Excellence at work and in the community results in Latin Excellence Award

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News Article / November 29, 2021

By Captain Bettina McCulloch-Drake, 1 Canadian Air Division Public Affairs

While it may seem that the Canadian Armed Forces (CAF) is fairly homogenous in terms of both appearances and culture, the fact is that there have been women, visible minorities, and Indigenous Peoples among our ranks throughout our history.

And while CAF members representing designated employment equity groups are still fewer in numbers compared to other groups, our organization continues to evolve, encouraging all eligible persons to apply for the wide variety of occupations available for people who want challenge and opportunity.

For Captain Rogger Guzman-Bucheli, it was the opportunity to start a new life, away from the widespread poverty and crime of his native Ecuador that brought him and his family to Toronto, Canada, where he joined the CAF as a communication electronics engineering (CELE) officer in 2018.

Named after his uncle and taking the last names of his father and mother, the avid soccer player and all-season cyclist was posted to Aerospace and Telecommunications Engineering Support Squadron (ATESS) in January 2019 after completing his basic officer training at Saint-Jean (Quebec) and his CELE qualification course at The Canadian Forces School of Communications and Electronics in Kingston (Ontario).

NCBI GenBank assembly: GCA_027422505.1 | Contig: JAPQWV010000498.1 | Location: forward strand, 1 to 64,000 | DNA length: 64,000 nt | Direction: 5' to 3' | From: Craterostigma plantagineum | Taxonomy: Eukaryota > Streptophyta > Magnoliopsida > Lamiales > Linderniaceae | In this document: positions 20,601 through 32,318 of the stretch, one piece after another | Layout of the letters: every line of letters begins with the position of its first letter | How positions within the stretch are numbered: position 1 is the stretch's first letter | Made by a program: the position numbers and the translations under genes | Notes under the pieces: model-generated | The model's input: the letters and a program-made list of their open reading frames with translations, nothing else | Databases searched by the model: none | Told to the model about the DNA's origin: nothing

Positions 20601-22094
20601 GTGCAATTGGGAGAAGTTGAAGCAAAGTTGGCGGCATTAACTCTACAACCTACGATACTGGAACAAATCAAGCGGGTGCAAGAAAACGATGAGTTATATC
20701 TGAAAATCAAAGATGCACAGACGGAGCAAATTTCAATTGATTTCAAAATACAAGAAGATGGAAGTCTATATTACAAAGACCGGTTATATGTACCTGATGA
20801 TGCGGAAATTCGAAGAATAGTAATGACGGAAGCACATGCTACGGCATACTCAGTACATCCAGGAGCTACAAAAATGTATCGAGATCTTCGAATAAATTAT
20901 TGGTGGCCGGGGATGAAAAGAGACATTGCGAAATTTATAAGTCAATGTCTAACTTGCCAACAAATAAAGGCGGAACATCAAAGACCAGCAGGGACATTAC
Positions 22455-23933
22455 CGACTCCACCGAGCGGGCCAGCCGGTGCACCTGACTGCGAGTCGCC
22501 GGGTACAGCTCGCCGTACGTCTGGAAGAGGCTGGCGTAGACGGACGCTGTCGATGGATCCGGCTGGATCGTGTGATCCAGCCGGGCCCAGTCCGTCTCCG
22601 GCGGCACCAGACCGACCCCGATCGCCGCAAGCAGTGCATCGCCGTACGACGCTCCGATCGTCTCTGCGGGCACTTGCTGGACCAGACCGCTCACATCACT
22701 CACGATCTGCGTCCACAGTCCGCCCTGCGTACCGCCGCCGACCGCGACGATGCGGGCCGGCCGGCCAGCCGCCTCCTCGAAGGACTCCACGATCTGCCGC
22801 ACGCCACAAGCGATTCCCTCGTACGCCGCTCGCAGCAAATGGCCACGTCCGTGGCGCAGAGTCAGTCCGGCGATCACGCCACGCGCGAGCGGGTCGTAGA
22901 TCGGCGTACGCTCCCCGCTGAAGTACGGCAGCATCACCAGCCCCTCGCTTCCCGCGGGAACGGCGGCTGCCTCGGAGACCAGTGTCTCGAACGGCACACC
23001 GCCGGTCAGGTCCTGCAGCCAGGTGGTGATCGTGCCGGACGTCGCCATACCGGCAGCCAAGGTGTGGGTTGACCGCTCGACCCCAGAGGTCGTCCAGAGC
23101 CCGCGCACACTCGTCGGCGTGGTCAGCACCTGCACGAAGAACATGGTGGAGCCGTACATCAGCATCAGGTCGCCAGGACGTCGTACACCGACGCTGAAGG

“Employed with the ATESS Training Flight, I am responsible for the planning, management, and coordination of a cadre of ATIS (aerospace telecommunication and information systems) instructors who provide highly specialized training,” reveals Rogger.

“ATIS Technicians are critical to the operation and maintenance of telecommunications and information systems used by the Air Force and our Allies,” continues Rogger. “ATESS organizes and runs over eleven different courses graduating over one-hundred students a year.”

And while he is quick to recognize his colleagues at ATESS for their achievements in the development and delivery of ATIS training, Rogger is not as quick to shine a light on his own achievements.

“Being in the military for three years a promotion to Captain seems automatic,” insists Rogger who was promoted to rank in September of 2021. “Apparently my mother and Fuerza Latina thought otherwise.”

Fuerza Latina Community Services, a volunteer organization within the Greater Toronto Area whose primary activities focus on promoting well-being through sports and culture, celebrates the accomplishments of individuals from the Latin-Canadian community through their annual Latin Excellence Awards.

“I was surprised that I was selected for an award,” admits Rogger who was presented his award on Saturday, October 2, 2021 in his hometown of Toronto. “Recipients of this award tend to be recent university graduates or leaders from the community. While a promotion to Captain does not seem like a big deal to most of us within the CAF, to someone outside our organization this is a great achievement.”

For Rogger, the award changes nothing at work. It does, however, remind him how close the Latin-Canadian community remains and how culture continues to be expressed and celebrated in a variety of ways.

“Within the Latin-Canadian community, ‘Adelante’ (go forward) spirit is key,” reveals, Rogger. “While it is a close community, it is not a closed community. To be willing to go into different avenues of life not offered back home, to make inroads within Canadian society, to invite others to celebrate and learn with us, that is what is expected of a leader in our community.”

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